In this excerpt from their new book, String Theories: Tips, Challenges, and Reflections for the Lifelong Guitarist, Adam Levy and Ethan Sherman offer ideas and approaches for taking your music and technique to the next level. For more about the book, see stringtheoriesbook.com.
Set Clear Goals
Take the time to set clear creative goals: What do you want to make? Be really specific about it.
If you’re making a go of a career in music, have clear career goals. Think about where you want to be in the world of music, professionally. Who are the people that you want to align yourself with? What are the important markers for you?
Write down these goals, and look at that piece of paper every day to remind yourself exactly what you’re working toward and how the things you’re doing today are going to help you get there. There may be detours and potholes along the way, but the clearer you are in your own mind about why you’re doing what you’re doing, the more diversions you can avoid, and the more directly you can get where you’re trying to go.
If you have some earlier recordings of yourself—a record you made last year, or a show you played two years ago, or a rehearsal from a month ago—listen to what you sounded like then. Also listen to what you sound like now. If you don’t have a recent recording, make one. It can be as simple as practicing alone or rehearsing with a group. Maybe invite some friends over, play a show just for them, and record that. Whatever you’re able to record, listen back and be honest with yourself. See what’s going on there. Are you going in a good direction? If you’re not, try to steer your ship in the direction you want to go. If you’re not clear about which direction that is, revisit setting goals.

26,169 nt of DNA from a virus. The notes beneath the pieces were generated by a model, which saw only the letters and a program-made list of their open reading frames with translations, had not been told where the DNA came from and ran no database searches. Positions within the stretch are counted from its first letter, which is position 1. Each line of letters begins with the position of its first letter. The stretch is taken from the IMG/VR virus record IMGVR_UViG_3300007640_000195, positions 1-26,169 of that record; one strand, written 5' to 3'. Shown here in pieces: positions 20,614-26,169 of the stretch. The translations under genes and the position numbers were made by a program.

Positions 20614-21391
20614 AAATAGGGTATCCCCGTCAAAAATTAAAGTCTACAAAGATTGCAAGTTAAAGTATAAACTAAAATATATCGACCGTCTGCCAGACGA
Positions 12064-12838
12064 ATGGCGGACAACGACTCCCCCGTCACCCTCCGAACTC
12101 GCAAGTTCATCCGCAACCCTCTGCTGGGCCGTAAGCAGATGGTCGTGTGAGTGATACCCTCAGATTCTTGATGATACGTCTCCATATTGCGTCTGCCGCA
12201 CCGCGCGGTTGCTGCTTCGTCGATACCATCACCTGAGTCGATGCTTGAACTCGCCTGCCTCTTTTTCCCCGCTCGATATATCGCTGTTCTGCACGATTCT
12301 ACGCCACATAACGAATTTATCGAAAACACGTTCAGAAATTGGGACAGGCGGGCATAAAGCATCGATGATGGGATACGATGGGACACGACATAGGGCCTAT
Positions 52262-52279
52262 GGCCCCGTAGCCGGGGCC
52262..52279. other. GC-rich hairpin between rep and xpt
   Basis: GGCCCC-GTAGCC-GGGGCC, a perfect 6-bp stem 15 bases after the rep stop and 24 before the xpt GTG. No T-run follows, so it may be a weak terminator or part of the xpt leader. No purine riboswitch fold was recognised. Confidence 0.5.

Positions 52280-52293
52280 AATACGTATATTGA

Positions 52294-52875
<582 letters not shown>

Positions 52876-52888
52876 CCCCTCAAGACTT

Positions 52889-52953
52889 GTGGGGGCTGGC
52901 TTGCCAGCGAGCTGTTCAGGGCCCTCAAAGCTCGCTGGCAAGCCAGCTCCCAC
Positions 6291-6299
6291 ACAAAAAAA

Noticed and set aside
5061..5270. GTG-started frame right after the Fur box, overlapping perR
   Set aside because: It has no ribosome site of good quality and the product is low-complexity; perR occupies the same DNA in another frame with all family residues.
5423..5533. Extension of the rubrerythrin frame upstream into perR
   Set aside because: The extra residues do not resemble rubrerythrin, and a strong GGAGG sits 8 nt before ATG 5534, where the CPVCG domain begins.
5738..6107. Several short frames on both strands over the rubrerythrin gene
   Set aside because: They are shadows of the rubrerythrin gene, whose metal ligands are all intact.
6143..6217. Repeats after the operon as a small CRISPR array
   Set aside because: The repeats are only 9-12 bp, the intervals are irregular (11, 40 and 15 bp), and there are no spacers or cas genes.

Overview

Play with Musicians Who Are Better Than You
Whenever possible, play with musicians who challenge you. It kicks your ass in the best way. That’s not easy for everyone. You may not know where to find those people, or you may feel intimidated to initiate a conversation with them (let alone suggest getting together to play). In any case, try to make it happen—you will learn so much by playing with people who are better than you.
They may give you some advice, or they may not say anything at all. Sometimes you play with musicians who are on a higher level, and they don’t want to teach you—they just want to play the music! Either way, it’s on you to pay attention and get the lessons, both spoken and unspoken.
Side note: Make sure you pay that forward later. When you find yourself further down the road, and some younger, less experienced musician reaches out to you, make yourself available.
Eat Your Vegetables
Literally and figuratively. First and foremost, take care of your health: eat well, exercise, get a good night’s sleep, drink plenty of water. You’re going to need your body as you grow as a musician: there won’t be much point to growing creatively if your body is falling apart.
On the musical side, remember that practice time shouldn’t be spent playing the same songs you know and the same licks you know. Practice things that will push you in the direction of your goals. That may mean you’re practicing stuff that isn’t fun or doesn’t sound good today. It may not sound good tomorrow or next week either, but keep practicing until it does start to sound good. Ideas become real music by developing control in your hands and clarity in your mind.
Push Yourself Past Your Comfort Zone
We all have things that we tell ourselves are beyond our limitations. Once per week (at least), push yourself past that boundary line, even if it’s just one or two small steps. That’s how you grow. You take a gig you’re not quite ready for, you take up a new instrument, you sing onstage, etc.
This article originally appeared in the March/April 2024 issue of Acoustic Guitar magazine.
Many of the teachers who contribute lessons to Acoustic Guitar also offer private or group instruction, in-person or virtually. Check out our Acoustic Guitar Teacher Directory to learn more!